Still, many institutions erroneously share digital reproductions of public domain materials under CC BY, a problem explored by the OC platform working group on Public domain collections referenced by CC BY to designate collections holders in 2022.

Establishing the copyright status of works

There are two copyright statuses: a work is either in the public domain or it is protected by copyright. Sometimes that is impossible to determine and the work’s copyright status is unknown.

The best way to ensure that your decisions are consistent is to use a copyright chart, a copyright decision tree, or some type of framework for making copyright assessments. One helpful tool that you can use and adapt to your needs is the Copyright Assessment tool developed by Fred Saunderson at the National Library of Scotland. This framework is specifically designed for the Library’s own legal environment, but if you know your local legislation, you can adapt this framework.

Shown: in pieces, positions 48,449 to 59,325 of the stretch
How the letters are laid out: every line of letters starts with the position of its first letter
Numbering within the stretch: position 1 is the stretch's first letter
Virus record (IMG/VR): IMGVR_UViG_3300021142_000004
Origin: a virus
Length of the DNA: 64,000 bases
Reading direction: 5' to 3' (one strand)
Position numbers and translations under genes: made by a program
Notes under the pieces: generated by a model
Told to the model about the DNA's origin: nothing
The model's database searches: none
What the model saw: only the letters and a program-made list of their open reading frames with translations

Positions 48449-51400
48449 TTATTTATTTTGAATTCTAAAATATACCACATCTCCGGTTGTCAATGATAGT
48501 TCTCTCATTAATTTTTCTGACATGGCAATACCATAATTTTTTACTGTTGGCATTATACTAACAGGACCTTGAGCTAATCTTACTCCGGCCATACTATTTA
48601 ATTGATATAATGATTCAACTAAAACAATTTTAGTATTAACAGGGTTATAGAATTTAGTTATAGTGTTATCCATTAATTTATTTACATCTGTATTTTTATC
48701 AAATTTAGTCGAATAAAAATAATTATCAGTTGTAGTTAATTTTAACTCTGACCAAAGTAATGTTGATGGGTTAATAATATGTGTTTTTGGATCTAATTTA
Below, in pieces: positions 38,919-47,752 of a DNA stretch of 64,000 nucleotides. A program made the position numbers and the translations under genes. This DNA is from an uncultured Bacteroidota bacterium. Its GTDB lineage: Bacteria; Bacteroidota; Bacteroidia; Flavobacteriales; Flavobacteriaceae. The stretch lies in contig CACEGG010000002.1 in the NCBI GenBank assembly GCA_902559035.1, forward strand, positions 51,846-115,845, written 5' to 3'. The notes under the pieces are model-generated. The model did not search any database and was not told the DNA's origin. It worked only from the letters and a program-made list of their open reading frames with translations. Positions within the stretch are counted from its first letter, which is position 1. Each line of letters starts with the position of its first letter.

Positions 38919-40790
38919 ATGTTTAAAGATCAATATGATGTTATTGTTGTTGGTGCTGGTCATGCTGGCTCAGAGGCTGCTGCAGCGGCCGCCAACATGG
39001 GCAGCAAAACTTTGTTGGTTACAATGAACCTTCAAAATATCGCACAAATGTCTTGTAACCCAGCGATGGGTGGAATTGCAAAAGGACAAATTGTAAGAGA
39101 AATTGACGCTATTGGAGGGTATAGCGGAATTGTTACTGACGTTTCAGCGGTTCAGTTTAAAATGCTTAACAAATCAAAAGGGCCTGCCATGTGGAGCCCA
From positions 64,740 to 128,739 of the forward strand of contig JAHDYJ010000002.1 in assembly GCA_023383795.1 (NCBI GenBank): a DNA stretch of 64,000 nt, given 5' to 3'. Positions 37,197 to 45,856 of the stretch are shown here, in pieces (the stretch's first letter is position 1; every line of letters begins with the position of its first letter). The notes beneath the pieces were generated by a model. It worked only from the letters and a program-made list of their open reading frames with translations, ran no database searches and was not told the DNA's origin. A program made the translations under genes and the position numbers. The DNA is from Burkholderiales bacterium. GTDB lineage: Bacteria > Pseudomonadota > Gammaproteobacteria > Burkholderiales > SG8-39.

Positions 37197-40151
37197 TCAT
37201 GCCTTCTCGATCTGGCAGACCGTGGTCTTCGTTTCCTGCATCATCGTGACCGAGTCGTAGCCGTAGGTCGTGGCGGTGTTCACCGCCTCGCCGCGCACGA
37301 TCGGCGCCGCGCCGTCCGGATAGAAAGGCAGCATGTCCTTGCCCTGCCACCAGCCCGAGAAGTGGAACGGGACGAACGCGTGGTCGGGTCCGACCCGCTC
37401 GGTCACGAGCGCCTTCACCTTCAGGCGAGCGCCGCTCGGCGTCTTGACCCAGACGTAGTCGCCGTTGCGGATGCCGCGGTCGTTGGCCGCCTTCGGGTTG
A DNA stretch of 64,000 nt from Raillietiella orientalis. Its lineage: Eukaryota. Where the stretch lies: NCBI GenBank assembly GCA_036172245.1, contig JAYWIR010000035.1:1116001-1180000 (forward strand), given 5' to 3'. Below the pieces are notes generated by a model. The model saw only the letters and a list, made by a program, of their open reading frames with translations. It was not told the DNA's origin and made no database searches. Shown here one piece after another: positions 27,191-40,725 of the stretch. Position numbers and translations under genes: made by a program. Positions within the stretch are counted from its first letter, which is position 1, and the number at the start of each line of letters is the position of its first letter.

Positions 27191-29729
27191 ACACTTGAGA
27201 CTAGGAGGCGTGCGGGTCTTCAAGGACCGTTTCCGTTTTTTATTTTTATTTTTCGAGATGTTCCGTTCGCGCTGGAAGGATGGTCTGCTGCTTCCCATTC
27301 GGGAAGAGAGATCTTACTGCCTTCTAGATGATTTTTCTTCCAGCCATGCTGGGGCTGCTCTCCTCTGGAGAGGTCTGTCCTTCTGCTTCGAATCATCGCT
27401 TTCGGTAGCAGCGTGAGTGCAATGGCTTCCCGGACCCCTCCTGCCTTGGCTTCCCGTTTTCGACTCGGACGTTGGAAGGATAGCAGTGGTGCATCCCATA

Flow chart

Example of a copyright status flowchart. This flowchart was made by Make It Digital New Zealand and therefore applies New Zealand copyright law.

There are many, many other options available on the Internet for different countries, but of course you can decide to create your own. Some examples include:

  1. Rights Review: An approach to applying Rights Statements from RightsStatements.org
  2. Connecticut Digital Archive Copyright Guide
  3. Copyright Term and the Public Domain in the United States
  4. A permissions decision tree made by the Smithsonian
  5. Canadian Copyright Term and Public Domain (PD) Flowchart made by the Copyright Office at the University of Alberta (Canada) 
  6. Out of Copyright (EU)
  7. Copyright Status Flowcharts | Enabling Use & reuse | Make it Digital New Zealand